Closed an Owner Financing deal without a Purchase Agreement?

18 Replies

Hello Bigger Pockets Community!

I live in Las Vegas, and just purchased my next door neighbor's house. All our agreements were just verbal, and I had a Lawyer supposed to do the PA for me. I am the buyer, and most of the PA would actually be in my favor. 

However, being in a rush, we wanted to close the deal yesterday (Friday). I talked to my Lawyer, and she said that she wouldn't be able to do the PA until next week. She said, however, that being the buyer, if the seller agrees, we could indeed do the deed now (which we did yesterday), and that we would do the purchase agreement later. 

Today, her house is officially mine, and it's been recorded at the county. The deed shows a $210,000 purchase price. She only got $2,200 (for which I have a receipt) as a first part of the down payment. We agreed verbally that I would give her another $6k by November 1st. And that mortgage payments would start only in November 1st.

I would like to know, if we decide to actually just keep it as a verbal agreement, would that put me at any risk? or would that just mean that the seller has no security against me?

Also, if we decide to do the purchase agreement, would it be an issue if we notarize it, but don't record it? I'm asking because I assume that if we record it, that would put an official mortgage on the house, which could block me from pulling any equity from the house, if I ever want to use it to purchase a third house.

@Najy Lyoubi  This seems like insanity to me.  I'm not a lawyer, but this is frightening.

First of all, the Statute of Frauds requires that contracts above an minimal amount (normally about $500) be in writing.

Second, verbal contracts are binding, but not in real estate.  I believe that's the case in 50 states.

If it's recorded, you're in better shape than if it wasn't, but what if the seller raises a stink about some misunderstanding in your verbal contract - and puts a lien on the house?  What if she has seller's remorse and puts a lien on it?  What if she's dishonest and fabricates a claim about "our verbal agreement said [fill in the blank]" and uses it to screw you?  Or she claims that your monthly payments were something different that what you agreed to?

Did you do a title search?  Did you buy title insurance?  How do you know that she was actually the owner and not a tenant?

There are so many loose ends here that it's not funny. 

I think the smarter course of action would have been to tie the property up with an offer to purchase and then to hammer out the P&S when your attorney is available.

I hope it works out for you, but this seems reckless.  Get with your attorney ASAP.

Well, the owner has certainly gone out on a limb here.

There really is no need for a purchase agreement at this point....recording it is not the same as a mortgage. You now need a Note and a Mortgage document executed which spells out all the terms of the seller financed loan.  With a mtg, the seller has no collateral/security whatsoever.

Does the seller have an existing loan that you are wrapping?

So I did all my due diligence with a title company before hand, and the house had no mortgage and was paid off long time ago. However the house had liens from the trash company and the water company, and tax delinquencies. About $5,000 total, that I paid off right away.

I agree with @Wayne Brooks ... no need for a PSA at this point as the deal has closed. 

Your seller would be a total moron to not immediately secure the balance owed with a note which spells out the agreed payment terms as well as a recorded deed of trust/mortgage so she can foreclose if you default. If you can somehow get through this with only an unsecured note (after all, the seller can't just record a lien without your permission, despite what you see above), you would become a BP superstar.  Unfortunately, if you were to refuse after demand to execute a mortgage, my bet is you would be sued immediately... and lose.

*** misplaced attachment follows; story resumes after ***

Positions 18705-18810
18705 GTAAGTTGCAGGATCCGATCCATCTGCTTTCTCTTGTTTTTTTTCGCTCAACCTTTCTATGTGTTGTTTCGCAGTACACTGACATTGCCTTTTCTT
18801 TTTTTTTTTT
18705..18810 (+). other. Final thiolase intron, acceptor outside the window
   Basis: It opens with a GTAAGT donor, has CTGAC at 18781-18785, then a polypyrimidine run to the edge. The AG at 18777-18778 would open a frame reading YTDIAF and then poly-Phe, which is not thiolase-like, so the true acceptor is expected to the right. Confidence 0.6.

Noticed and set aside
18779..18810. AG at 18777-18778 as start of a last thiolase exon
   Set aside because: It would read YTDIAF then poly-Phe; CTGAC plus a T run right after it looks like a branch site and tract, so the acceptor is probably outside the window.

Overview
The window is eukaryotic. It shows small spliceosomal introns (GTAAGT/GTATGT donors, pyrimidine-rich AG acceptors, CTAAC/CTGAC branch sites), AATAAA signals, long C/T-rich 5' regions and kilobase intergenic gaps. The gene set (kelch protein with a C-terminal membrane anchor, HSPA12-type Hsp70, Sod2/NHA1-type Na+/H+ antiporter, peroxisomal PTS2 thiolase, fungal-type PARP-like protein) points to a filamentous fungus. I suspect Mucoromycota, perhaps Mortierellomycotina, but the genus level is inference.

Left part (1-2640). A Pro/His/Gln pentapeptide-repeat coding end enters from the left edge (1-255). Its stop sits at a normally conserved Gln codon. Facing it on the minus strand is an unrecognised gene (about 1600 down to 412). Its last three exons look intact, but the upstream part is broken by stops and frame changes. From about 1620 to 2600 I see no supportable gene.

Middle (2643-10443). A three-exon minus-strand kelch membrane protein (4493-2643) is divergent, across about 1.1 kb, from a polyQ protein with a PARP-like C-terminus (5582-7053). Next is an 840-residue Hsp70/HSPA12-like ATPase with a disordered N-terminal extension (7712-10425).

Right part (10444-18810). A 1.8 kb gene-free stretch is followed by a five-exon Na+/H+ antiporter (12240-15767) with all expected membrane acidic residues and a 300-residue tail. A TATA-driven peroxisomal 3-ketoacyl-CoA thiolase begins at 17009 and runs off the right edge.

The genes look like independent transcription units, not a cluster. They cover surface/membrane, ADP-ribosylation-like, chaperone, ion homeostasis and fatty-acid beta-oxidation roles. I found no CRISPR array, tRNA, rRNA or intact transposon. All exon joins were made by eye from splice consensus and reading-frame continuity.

Originally posted by @Tom Gimer :

I agree with @Wayne Brooks ... no need for a PSA at this point as the deal has closed. 

Your seller would be a total moron to not immediately secure the balance owed with a note which spells out the agreed payment terms as well as a recorded deed of trust/mortgage so she can foreclose if you default. If you can somehow get through this with only an unsecured note (after all, the seller can't just record a lien without your permission, despite what you see above), you would become a BP superstar.  Unfortunately, if you were to refuse after demand to execute a mortgage, my bet is you would be sued immediately... and lose.

this comes to mind unconscionable profiteering..

Elder abuse

the attorney who did this gets disbarred LOL.. 

as you state Tom judge ever saw this and bam this deal is unwound and this buyer gets hammered.

 

@Tom Gimer Thank you for your answer! 

@Casey Powers @Jay Hinrichs I am not trying to take advantage or steal the house from my neighbor. We know each other and came up with a verbal agreement that suits both of us. We ended up recording the deed before my lawyer could do the PA because I was running out of time, and wouldn't be available to do so in the next business days/weeks. And we did so, after my lawyer said it was fine.

We agreed on a great deal, and I certainly want her to get every single penny she deserves for the house she sold me. But since the deal is done, if the PA isn't needed anymore, then I don't see the point of spending money for that. Do we only need to sign and notarize a Promissory Note and we're done?

Originally posted by @Najy Lyoubi :

@Tom Gimer  Thank you for your answer! 

@Casey Powers @Jay Hinrichs I am not trying to take advantage or steal the house from my neighbor. We know each other and came up with a verbal agreement that suits both of us. We ended up recording the deed before my lawyer could do the PA because I was running out of time, and wouldn't be available to do so in the next business days/weeks. And we did so, after my lawyer said it was fine.

We agreed on a great deal, and I certainly want her to get every single penny she deserves for the house she sold me. But since the deal is done, if the PA isn't needed anymore, then I don't see the point of spending money for that. Do we only need to sign and notarize a Promissory Note and we're done?